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June 7, 2015 11:29 am

Have the Yazidis Been Forgotten by the International Community?

avatar by Michael Zeff / Tazpit News Agency

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Yazidis are being persecuted by Islamic State militants. Photo: Wiki Commons.

Yazidis are being persecuted by Islamic State militants. Photo: Wiki Commons.

Nearly one year ago, global media and public opinion raged over the humanitarian crisis and near genocide facing the Yazidi population of northern Iraq at the hands of the Islamic State.

At that time, major western media outlets reported on the massacres inflicted on the Yazidis by IS, the enslavement and rape of young Yazidi women and girls, and other atrocities the Yazidi minority have faced.

However, since August 2014, the airstrikes against IS have gradually slowed down to a complete halt, and humanitarian aid has also slowed down. With IS fighters still roaming the land, has the international community forgotten about the distressed Yazidi people?

In a phone interview last week, Tazpit News Agency spoke with Mirza Ismail, a Yazidi leader and head of the Yazidi Human Rights Organization International. Ismail gave a first-hand account on the current situation and plight of the Yazidis still in Northern Iraq and the Sinjar region.

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“It is an ongoing very bad humanitarian crisis, the fate of the Yazidi nation” Mr. Ismail related to Tazpit, live from Iraq.

“Right now I am in Northern Iraq, I visited Mount Sinjar earlier and came back down. Overall I made visits to Yazidi refugee camps such as Khanke, Sharyia, and Esia to see the current situation with my own eyes.”

“In general, our organization tries to maintain the awareness of the ongoing humanitarian crisis and plight of the Yazidi nation and its refugees, with media, countries, politicians, appealing for practical aid and help,” Ismail explained to Tazpit.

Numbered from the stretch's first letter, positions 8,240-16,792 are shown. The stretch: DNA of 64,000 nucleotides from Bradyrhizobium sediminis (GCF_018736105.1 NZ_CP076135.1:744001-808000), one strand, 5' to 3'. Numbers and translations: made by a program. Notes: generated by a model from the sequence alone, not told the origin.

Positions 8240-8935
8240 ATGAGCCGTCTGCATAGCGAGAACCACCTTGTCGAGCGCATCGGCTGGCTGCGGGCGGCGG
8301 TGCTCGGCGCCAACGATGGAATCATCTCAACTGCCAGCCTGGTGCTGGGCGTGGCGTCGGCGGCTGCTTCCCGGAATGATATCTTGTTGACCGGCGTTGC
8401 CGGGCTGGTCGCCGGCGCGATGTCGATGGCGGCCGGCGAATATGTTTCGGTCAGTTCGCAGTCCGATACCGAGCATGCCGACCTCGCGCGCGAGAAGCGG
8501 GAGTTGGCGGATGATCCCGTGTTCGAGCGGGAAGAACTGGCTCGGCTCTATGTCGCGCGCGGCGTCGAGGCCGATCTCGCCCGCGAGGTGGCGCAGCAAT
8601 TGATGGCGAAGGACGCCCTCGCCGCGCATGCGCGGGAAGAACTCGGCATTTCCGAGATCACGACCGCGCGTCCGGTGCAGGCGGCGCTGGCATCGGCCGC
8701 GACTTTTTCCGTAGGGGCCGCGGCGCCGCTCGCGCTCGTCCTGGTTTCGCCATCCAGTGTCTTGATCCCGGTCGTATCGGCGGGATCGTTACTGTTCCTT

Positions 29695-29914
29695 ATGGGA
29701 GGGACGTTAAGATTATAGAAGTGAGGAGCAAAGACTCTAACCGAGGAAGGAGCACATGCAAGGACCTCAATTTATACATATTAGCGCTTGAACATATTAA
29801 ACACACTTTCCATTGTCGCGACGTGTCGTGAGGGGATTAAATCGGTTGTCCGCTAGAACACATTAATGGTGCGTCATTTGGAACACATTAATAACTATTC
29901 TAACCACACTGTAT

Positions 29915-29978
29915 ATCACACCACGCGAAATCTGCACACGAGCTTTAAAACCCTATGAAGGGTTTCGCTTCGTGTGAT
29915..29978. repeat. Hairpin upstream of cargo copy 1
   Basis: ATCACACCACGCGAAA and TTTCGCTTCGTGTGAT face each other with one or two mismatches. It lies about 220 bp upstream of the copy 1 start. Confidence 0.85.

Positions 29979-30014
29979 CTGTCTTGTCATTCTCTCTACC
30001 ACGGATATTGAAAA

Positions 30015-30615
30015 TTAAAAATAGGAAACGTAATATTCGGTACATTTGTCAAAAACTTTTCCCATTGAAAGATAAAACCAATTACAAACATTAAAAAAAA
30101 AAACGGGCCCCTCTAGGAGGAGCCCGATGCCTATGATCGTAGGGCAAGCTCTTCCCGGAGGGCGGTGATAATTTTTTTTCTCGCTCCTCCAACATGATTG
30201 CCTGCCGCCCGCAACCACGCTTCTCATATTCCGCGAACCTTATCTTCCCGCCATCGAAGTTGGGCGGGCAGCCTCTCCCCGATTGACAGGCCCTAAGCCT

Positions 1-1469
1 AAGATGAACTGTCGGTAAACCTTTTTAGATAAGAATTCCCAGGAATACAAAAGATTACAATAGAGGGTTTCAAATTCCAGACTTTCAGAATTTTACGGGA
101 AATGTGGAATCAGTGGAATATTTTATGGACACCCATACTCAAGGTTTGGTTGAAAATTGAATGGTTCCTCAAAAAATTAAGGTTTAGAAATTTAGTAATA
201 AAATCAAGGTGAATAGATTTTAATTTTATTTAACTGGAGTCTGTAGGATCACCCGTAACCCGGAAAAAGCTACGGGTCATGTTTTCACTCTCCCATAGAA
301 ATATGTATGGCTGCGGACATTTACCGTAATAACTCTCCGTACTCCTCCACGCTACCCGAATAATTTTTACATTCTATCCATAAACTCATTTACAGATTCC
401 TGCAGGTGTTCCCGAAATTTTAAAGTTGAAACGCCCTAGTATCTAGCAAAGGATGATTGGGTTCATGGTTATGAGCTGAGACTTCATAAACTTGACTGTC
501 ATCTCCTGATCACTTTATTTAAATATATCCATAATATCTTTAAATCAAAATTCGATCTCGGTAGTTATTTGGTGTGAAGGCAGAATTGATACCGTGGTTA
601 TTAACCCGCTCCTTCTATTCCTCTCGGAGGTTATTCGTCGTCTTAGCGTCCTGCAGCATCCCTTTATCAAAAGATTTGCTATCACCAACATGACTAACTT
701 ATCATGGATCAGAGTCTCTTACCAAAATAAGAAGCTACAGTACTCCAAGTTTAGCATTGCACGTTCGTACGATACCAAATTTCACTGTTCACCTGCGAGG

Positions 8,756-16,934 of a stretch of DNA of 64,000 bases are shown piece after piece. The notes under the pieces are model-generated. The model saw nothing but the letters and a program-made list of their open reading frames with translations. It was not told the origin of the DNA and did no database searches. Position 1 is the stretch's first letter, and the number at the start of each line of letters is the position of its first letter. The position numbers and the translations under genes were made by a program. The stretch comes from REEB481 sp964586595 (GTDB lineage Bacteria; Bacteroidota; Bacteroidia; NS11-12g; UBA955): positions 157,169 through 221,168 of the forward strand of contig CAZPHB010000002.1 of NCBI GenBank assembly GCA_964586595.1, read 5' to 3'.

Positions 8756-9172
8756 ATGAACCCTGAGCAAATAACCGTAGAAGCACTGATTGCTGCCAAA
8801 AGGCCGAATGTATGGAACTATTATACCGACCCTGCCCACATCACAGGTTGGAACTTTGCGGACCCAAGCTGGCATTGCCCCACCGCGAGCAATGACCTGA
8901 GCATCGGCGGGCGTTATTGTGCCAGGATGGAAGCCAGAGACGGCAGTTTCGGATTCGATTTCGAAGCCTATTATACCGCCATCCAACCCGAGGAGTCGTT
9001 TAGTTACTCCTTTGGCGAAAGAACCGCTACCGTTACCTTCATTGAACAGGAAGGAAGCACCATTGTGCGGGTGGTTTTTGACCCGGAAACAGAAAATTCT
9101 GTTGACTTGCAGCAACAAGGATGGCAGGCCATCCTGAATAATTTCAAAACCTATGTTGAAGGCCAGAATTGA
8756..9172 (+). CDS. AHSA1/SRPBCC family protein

“Right now the Yazidi Human Rights Organization International is working on trying to relocate refugees, who are currently in camps in Turkey, to Canada. So far, Germany has taken 80 Yazidi girls and granted them asylum; they agreed to take a total of 1,000 Yazidis. We hope that other western countries can take a lesson from Germany and agree to provide asylum and take in Yazidi refugees.”

According to a United Nations Human Rights report, the IS campaign against the Yazidis resulted in more than 50,000 refugees and several thousand killed between July and September 2014. Having fled up into the Sinjar Mountains, thousands of Yazidis found themselves stranded and besieged by IS forces. This imminent threat of a genocidal massacre was only averted by U.S. airstrikes and air drops of humanitarian aid packages.

Ismail told Tazpit that there are still 12,000 Yazidis held up on Mount Sinjar, most of them children and the elderly. Many of the children are orphans of Yazidi fighters and those who were massacred by the Islamic State. “They are living in very bad humanitarian conditions,” noted Ismail.